With as many as 11 places on offer for each-way punters, Ben Coley looks at some of the potential place contenders — the only rule being they must be 100/1 and bigger.
Although yet to contend in a major championship, there's otherwise lots to like about Homa this week. For starters he's from California, and won his hometown event at Riviera earlier this year — traditionally a good major trial given its famed golf course and demanding conditions. Homa has also won at Quail Hollow, another long, championship layout with thick rough, and his last two visits to Torrey Pines have resulted in finishes of eighth and 18th. At 39th in the world he deserves respect and sixth place last time was an ideal way to prepare.
The trouble with Garcia is that he's become hopeless at majors, ever since winning one in 2017. Since then he's not managed a single top-20 finish, and has missed 11 cuts in 15, including each of his last four. Why then is he of interest? Because Torrey Pines fundamentally suits, especially now he's added length off the tee and is genuinely one of the most effective drivers on the planet. He held the 54-hole lead here once and having contended at Colonial on his latest outing, perhaps it's time he reminded us what he can do.
Among the handful of close calls of Westwood's career in majors came here in 2008, when he finished a shot outside the play-off. That's one of several excellent performances in the US Open and if we isolate his record in this event, when it's been held in California, his form figures read: 7-5-3-16-10. Granted, it's nine years since the latest of those, but Westwood contended for the PLAYERS Championship in March. More recently his form has been quiet but he perhaps had his mind elsewhere, having been married last week. Could those positive vibes carry him into contention once more?
Bubba has a poor US Open record, but he played really well at Winged Foot last year only to endure a frustrating week on the greens (sixth from tee-to-green). That was the best he's played in the event for a long time but returning to Torrey Pines might help, as he's a past winner of the Farmers Insurance Open which is held here. Always a player who comes alive on his favourite courses, that alone makes him of interest, although after an encouraging spring he has gone off the boil and was last seen withdrawing from the Memorial Tournament.
Another former Masters champion who makes some appeal, Schwartzel has been back in good nick this year and almost won the Zurich Classic with partner Louis Oosthuizen. He rode that wave into a run of 21-14-3 following the Masters and went off shorter than he is here for the PGA Championship as a result. Although disappointing there, he made the cut last time at Muirfield Village and played well on his last visit to Torrey Pines.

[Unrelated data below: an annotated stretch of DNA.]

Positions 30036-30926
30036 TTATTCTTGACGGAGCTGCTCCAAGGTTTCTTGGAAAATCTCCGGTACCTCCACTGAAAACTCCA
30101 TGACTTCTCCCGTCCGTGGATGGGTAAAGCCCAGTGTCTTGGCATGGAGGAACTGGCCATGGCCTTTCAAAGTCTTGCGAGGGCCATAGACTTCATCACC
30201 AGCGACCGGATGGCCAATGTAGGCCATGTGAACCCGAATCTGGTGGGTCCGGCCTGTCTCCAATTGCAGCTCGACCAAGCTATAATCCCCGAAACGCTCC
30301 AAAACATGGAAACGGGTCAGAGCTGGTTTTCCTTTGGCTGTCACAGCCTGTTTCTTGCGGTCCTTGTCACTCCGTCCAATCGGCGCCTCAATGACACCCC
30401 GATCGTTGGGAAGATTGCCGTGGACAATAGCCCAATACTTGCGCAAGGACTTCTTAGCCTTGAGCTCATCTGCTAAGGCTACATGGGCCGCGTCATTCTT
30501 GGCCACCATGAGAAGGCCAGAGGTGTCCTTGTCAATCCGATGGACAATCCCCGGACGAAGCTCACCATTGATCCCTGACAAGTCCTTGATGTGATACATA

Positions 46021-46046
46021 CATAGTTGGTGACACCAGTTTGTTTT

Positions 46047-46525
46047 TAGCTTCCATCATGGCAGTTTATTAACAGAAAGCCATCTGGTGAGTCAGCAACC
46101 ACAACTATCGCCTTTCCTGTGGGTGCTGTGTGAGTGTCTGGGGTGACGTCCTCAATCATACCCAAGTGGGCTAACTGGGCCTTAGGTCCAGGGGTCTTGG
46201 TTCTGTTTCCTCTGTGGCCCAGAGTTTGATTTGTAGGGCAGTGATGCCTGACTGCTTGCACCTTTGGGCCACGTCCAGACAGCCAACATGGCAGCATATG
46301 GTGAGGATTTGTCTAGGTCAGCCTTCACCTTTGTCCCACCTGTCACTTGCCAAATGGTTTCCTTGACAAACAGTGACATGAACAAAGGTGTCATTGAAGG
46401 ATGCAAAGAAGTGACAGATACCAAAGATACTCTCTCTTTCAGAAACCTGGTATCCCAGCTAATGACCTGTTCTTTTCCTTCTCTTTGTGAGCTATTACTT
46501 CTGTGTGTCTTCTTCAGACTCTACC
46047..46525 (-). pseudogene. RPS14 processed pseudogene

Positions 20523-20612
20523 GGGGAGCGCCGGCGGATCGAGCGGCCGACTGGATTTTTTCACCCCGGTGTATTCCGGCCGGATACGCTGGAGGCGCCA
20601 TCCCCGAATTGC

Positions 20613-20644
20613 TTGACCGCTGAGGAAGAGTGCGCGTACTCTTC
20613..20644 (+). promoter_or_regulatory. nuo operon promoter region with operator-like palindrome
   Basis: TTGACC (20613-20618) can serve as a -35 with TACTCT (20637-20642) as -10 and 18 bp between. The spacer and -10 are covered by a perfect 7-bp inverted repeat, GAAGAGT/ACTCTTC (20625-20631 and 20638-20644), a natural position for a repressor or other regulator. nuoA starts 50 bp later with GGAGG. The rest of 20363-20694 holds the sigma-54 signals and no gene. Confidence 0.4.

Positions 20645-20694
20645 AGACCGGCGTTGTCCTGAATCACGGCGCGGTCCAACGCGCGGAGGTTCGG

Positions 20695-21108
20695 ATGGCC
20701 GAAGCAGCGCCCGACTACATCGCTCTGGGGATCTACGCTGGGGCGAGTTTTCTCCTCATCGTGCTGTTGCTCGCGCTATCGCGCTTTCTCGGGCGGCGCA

Garrick Higgo was a brilliant winner last week but his fellow young South African, Nienaber, could be better suited to Torrey Pines. Certainly, Nienaber's abundant power should be a big weapon at the brutally long and difficult South Course, and while he'll probably run up a big number along the way, he could also be towards the top of the birdie charts. Totally unproven at this level, this freakish talent may well prove up to contending in majors soon enough and odds of 250/1 will tempt those who expect this to be all about big-hitting.
Third on debut at Torrey Pines and second last week, Vegas brings course and current form to the table. Also a proven winner on the PGA Tour who has three top-10 finishes in 2021, he's another who is outstanding from the tee and could therefore be at an advantage. Although yet to get competitive in majors he's a three-time PGA Tour winner who has played in the Presidents Cup, and is of interest in various side markets — but don't rule out a place in the top 10 and an each-way payout.
One of the most interesting outsiders is Smith, who is among the best drivers in Europe, and whose sole European Tour win came on its longest course. Back in that kind of form, he can also call upon a top-10 finish from the 2017 PGA Championship and providing his short-game holds up, odds of 400/1 could look really generous. That said all the trends are against a low-ranked player without a title in four years so perhaps siding with him to be something like the top English player makes more sense.
As with a couple of these, Walker is a proven major winner, and he played in the Ryder Cup five years ago. His career has been derailed by illness since then, but a top-six finish last time out was the product of quality play through the bag and suddenly there is hope. Whether he can build on it is unclear but he does boast four top-10 finishes at Torrey Pines, always used to putt really well on poa annua, and hits it high enough and long enough to be a good fit.
Finally, look out for Kim at 500/1. He's the biggest hitter on the Japan Golf Tour, where four of his five wins have been under tough conditions. Desperate to get himself onto the PGA Tour, he dominated a recent US Open qualifier here in California, and before that was a staying-on 27th in the US PGA. Having once been 11th in an Open Championship, he's got a couple of eye-catching major results from just a handful of starts, and he's never been better.
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